It is debatable if acquiring or fulfilling customer orders is the hardest part of running an ecommerce store. What we do know, however, is that getting inventory management right is key to running a profitable online store. You can get all the traffic in the world, but if you do not have the stock then you only achieved wasting time and money. There are a number of concepts which, when applied to your own business can allow you to grow your business at a greater rate and retain larger profits.
What do people actually want to buy?
Asking what people actually want to buy may seems like we’re going off the inventory management topic, but stay with me.
The Holy Grail of online commerce is to find niche products that your competition isn’t retailing but you can monetise. Tools such as Ubersuggest and Google’s keyword planner will show you a whole range of related search terms denoting what sort of products people are looking for relating to a central theme such as “hiking boots” perhaps “fluffy hiking boots” or “hiking boots for babies”. Whilst tools such as SEMRush, Sistrix are paid tools which will show you the many of the keywords that your competitors are getting traffic for – you can even do this for suppliers. But only real way to find these gold mines is to try a whole range of related products. Test the market and see what ‘bites’.
Don’t be afraid to try product lines from your suppliers which logic dictates won’t sell. Without giving away some of these niches our partners are exploiting, this is exactly how many of them have increased their long-term profits.
Conventional wisdom states that you should be laser focused with your product niche: ‘do one thing and do it well’. But that view is fine if you are absolutely convinced that you have a profitable niche. Many new ecommerce businesses just don’t have this unwavering level of confidence. It also prevents you from expanding into new markets. Be open to new opportunities.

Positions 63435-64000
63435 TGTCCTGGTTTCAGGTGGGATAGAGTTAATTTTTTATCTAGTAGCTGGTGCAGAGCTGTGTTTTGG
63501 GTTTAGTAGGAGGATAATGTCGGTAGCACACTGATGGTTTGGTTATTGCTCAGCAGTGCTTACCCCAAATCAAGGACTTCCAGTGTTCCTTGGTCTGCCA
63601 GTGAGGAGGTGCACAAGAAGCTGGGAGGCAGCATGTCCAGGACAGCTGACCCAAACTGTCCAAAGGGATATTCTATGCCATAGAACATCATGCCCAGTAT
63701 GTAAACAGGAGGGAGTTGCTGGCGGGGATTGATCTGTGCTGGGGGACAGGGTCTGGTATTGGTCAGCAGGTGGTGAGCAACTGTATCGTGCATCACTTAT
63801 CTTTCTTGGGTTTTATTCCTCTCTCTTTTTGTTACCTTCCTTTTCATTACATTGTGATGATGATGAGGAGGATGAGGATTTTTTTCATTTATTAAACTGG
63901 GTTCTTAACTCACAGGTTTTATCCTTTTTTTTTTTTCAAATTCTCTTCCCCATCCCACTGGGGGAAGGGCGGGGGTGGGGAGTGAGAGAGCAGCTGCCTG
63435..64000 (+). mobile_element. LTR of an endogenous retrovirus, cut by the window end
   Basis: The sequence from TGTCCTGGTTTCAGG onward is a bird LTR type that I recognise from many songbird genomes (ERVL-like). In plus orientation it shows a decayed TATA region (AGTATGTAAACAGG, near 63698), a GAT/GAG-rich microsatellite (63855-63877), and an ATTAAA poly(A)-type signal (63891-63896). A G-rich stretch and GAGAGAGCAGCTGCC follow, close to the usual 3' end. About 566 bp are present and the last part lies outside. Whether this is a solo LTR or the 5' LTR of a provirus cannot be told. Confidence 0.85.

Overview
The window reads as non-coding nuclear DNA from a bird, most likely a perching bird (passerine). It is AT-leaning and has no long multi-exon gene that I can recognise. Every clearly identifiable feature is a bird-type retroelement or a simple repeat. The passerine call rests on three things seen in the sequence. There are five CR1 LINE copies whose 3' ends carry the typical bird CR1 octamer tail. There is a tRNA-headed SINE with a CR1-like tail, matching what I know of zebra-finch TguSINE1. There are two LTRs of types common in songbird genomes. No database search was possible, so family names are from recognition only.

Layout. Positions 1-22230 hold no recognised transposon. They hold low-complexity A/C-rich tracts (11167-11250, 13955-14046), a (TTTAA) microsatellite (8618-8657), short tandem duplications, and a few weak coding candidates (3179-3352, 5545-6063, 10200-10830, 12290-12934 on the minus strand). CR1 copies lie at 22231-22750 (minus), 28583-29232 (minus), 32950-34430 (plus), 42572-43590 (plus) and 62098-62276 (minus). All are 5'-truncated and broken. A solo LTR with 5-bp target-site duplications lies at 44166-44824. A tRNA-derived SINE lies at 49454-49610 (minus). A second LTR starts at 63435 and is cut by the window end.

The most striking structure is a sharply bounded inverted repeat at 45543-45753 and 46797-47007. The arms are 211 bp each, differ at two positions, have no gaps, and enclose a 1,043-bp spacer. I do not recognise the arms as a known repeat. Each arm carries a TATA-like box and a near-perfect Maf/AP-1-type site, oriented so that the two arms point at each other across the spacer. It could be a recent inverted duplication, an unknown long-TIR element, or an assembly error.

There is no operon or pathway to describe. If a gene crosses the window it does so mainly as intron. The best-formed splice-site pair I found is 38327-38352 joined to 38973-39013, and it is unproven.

Point to note: View 80% of your product range as core products you have every expectation to sell and sell well. If budget allows, use 20% of your product range to explore other opportunities. You may only need 20% of that 20% to be ‘home runs’ for it to worth doing.
Deciding on what to stock – and how much
From talking to our partners we know that deciding how much to stock of a product is one of the most difficult of all calculations.
There are so many variables to take into account. Seasonality is obviously one.
Steadily as we move from November into December and then on to the week before Christmas conversion rates steadily increase until a peak about 4 days before the big day. It is essential, therefore, that you do not take your mid-November conversion rate too much as an indicator of your sales rate in mid-December. One of our partners sold out of Christmas themed products at the end of November – despite knowing towards the end of the month that this would happen. However, because of the lag between reordering stock and it arriving they didn’t do so. The reason they didn’t restock earlier was that early conversion rates didn’t point to this. If cashflow allows, consider buying on anticipation of doubling or trebling your conversion rate.
Another variant will be competitive price pressure. Black Friday is renowned for online retailers slashing their prices in order to increase sales volume. If your competitors are doing this and you’re not then you might have a harder job shifting stock. If you don’t have any historic knowledge of how your competitors will behave then anticipate a 10%-20% drop in prices around the first week of December and plan accordingly.
Also when deciding how much stock to purchase consider whether you will be offering any loss-leaders to increase footfall. Will you be tying the purchase of those products to any other stock?
Have a think as early as you can if you’ll be doing any promotional work on a specific product or category of products? You obviously think it’ll work, or you wouldn’t be doing it, so ensure you have enough stock early on supply that demand.